There, already I have told you something. If I had said, “His and Hers” or “Him and Her” you would have had completely different expectations; the one about possessions, the other about ‘pawns of fate’ to whom things happen.

There are other possible combinations: He: dominant, loving her, using her. She: loving him, hating him, envying him his secure male smugness. But no – our title tells us that they are both the Doers, not the Done to. And there, perhaps, is their problem.

They are golden people: He, with his straw hair sun- bleached, his eyes the blue of deep water, his honey tan even all over, save for those ridiculous white ghost bathers of skin protected from the sun.

And She. Surely she is named Inge, or Ingrid, her short hair a richer and more subtle gold than his, her eyes green as a fast flowing river. Her tan is definitely all over, an essential for modelling swimsuits whose cut and sizes vary. Nude bathing or the solarium, we do not know.

But why this preoccupation with nudity? They have just stepped out of the shower cubicle and are towelling themselves with fluffy white terry towels straight from a detergent ad.

It says a lot for their relationship that their shower together was a laughing offer of soapy caresses, light-hearted and carefree, with only a hint of latent passion.

There was no sense of urgency and we feel that the shower is a familiar ritual, not yet commonplace, but with an easy familiarity.

We can guess their breakfast. And we are right. Large golden flakes of corn, enriched with niacin, thiamine and riboflavin, are swilled down with orange juice, freshly pressed with no added preservatives. They sprawl easily on their modern light wood furniture, still wrapped in their fluffy towels, and they look out through french windows. There is the green of vegetation, a neatly clipped lawn, a sculptured tree looking like a gargantuan bonsai, a miniature magnified, and in the distance a glint of water. Is it the Skagerrak? Or Sydney’s Rose Bay? We do not know, for the His and Her cars so neatly carported on the immaculate gravel drive are a Saab and a Volvo respectively.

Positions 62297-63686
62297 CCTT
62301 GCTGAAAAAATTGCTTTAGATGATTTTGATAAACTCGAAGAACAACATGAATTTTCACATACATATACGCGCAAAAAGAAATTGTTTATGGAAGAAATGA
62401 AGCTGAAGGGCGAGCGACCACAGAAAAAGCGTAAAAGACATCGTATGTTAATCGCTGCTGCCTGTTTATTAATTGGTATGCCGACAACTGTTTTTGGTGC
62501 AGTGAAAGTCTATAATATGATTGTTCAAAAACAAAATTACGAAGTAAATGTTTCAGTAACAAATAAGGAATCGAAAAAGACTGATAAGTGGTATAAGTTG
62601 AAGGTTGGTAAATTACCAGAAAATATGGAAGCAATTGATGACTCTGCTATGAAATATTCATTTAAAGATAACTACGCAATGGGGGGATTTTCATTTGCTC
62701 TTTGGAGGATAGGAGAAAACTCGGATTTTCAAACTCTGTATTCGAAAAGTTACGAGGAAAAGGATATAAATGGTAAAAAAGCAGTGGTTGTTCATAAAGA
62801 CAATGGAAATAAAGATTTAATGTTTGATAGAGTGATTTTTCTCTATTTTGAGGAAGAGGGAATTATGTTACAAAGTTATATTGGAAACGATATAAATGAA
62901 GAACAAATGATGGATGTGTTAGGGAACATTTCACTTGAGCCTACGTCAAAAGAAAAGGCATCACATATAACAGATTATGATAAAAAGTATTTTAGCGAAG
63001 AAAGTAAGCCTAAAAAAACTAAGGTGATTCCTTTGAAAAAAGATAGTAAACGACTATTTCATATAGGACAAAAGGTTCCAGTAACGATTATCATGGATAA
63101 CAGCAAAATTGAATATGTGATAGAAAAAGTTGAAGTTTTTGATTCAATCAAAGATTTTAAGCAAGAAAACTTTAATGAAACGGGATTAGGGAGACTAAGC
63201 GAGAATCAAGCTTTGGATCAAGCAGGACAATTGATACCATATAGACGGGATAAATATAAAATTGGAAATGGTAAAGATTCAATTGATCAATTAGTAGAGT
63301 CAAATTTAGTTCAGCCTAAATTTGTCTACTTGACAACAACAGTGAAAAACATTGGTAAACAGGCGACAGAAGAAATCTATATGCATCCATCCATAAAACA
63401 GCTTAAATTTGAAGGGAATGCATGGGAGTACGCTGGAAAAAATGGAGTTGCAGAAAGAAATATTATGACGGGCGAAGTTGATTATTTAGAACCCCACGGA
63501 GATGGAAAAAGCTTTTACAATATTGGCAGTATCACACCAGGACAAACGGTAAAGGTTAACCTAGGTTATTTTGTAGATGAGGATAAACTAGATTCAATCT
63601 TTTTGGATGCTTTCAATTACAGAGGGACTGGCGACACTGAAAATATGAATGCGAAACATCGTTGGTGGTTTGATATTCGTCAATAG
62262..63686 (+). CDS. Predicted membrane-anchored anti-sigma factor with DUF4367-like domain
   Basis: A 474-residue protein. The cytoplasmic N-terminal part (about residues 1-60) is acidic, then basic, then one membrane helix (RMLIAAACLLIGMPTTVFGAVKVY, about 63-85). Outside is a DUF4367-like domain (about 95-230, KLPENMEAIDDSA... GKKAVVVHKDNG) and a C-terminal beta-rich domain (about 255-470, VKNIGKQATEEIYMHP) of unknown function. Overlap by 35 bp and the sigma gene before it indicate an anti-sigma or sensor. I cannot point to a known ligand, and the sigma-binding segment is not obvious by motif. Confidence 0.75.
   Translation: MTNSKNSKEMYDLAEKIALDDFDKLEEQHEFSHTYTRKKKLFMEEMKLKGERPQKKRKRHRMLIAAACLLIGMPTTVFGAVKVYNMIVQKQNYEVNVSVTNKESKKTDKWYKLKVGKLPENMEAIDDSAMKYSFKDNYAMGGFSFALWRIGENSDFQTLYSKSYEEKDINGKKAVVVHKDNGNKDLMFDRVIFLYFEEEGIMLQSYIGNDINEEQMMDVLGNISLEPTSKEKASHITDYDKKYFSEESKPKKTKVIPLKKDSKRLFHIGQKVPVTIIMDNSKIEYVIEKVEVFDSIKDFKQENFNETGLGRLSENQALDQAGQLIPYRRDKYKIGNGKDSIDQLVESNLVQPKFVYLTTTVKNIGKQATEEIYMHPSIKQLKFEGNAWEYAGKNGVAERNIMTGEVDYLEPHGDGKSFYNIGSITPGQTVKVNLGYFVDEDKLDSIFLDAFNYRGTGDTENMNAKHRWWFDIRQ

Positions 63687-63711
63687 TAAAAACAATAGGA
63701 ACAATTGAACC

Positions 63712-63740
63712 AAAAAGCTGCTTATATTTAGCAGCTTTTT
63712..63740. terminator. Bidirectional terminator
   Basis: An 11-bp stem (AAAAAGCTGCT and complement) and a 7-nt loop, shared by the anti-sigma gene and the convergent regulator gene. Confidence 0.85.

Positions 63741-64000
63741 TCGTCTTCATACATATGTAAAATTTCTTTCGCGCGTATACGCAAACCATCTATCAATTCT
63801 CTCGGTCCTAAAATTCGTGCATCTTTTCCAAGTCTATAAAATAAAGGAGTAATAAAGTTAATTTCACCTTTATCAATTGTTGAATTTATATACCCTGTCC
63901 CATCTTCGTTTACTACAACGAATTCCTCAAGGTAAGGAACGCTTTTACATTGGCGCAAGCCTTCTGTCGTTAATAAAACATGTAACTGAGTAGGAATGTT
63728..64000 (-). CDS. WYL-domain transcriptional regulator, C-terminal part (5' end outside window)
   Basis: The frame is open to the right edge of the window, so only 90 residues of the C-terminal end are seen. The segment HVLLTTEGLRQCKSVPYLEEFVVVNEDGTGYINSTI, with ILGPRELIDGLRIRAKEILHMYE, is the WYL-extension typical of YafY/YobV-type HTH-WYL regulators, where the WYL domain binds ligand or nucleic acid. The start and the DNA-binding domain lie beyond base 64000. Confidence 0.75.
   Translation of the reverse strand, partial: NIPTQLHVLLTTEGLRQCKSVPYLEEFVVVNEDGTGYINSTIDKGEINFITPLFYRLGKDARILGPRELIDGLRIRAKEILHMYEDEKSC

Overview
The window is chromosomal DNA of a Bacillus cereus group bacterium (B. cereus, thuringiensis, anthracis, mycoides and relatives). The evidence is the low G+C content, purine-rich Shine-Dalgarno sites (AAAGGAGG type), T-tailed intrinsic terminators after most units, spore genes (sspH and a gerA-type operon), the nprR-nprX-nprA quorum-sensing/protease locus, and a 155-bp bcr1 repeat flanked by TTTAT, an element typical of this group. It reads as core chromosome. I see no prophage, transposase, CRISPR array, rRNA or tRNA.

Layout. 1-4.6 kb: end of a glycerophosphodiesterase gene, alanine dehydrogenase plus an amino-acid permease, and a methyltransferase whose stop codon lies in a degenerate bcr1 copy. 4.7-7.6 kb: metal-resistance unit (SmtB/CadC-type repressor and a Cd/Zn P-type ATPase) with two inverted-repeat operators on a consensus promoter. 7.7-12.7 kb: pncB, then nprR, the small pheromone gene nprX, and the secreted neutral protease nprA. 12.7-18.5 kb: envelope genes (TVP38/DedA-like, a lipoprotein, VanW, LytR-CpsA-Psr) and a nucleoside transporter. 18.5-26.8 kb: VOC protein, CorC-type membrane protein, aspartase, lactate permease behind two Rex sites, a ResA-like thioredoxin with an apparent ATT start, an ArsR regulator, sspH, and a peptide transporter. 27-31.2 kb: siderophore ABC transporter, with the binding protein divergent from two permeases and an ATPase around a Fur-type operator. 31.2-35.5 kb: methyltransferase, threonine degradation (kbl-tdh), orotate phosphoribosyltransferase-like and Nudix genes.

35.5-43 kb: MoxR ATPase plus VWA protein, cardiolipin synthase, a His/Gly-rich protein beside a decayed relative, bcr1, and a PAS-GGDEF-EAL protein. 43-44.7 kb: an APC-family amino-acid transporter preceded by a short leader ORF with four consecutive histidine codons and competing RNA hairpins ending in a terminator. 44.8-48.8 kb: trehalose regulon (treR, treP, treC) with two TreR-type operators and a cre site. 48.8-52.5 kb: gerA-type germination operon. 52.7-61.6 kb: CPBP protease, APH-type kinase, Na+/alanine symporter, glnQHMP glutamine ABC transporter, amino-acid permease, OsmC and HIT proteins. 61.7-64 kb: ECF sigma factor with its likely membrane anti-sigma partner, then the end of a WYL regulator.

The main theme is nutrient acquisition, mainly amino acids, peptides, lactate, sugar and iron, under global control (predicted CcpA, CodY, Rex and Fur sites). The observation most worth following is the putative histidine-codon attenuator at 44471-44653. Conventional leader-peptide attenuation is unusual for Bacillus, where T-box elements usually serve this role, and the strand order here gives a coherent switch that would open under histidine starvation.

(Let us give them some dialogue)

She’ll say: “ What’s on today?”

And he’ll say: “The Clement account. And I suppose I had better call into the Agency to see if anyone salutes. And you?”

 

She: “Madeleine wants to get the summer catalogue wrapped up

(Doesn’t it sound trite. Time for a gadfly!)

He: “Who’s doing the pix? I hear Jeremy has dropped out.

She: “Julian I suppose, but he is dreadfully upset.

He: “Well, he and Jeremy were very close at one time.”

She: “BEFORE poor Jer got AIDS I hope.

He: “So does Julian! His test was negative but they told him to have another in three months!”

 

(Please forgive me, but if we are to achieve realism, we must face up to social issues even if those issues are social diseases. Who knows which of our friends may be next!)

Our golden pair fall silent, and the bright blue sky with its cotton wool cloud seems quite out of keeping with their sombre mood. (Let us have the cloud obscure the sun for a moment as a mark of respect.) And for that brief moment, the shadow of the dark angel’s wing-tip brings them a sudden chill.

But they are young, and rich, and successful, knowing little of hardship and suffering, or disease. They are filled with the arrogant certainty of youth and are convinced that nothing serious will happen to them. WE could prove them wrong; with a traffic accident, a crazed gunman perhaps, even an earthquake. But that would be unkind on such a beautiful morning, and we will follow them a little longer to see what befalls them.

More curious than they, it seems; their morning has been mapped out to their satisfaction but they have no more idea than we of what will actually happen.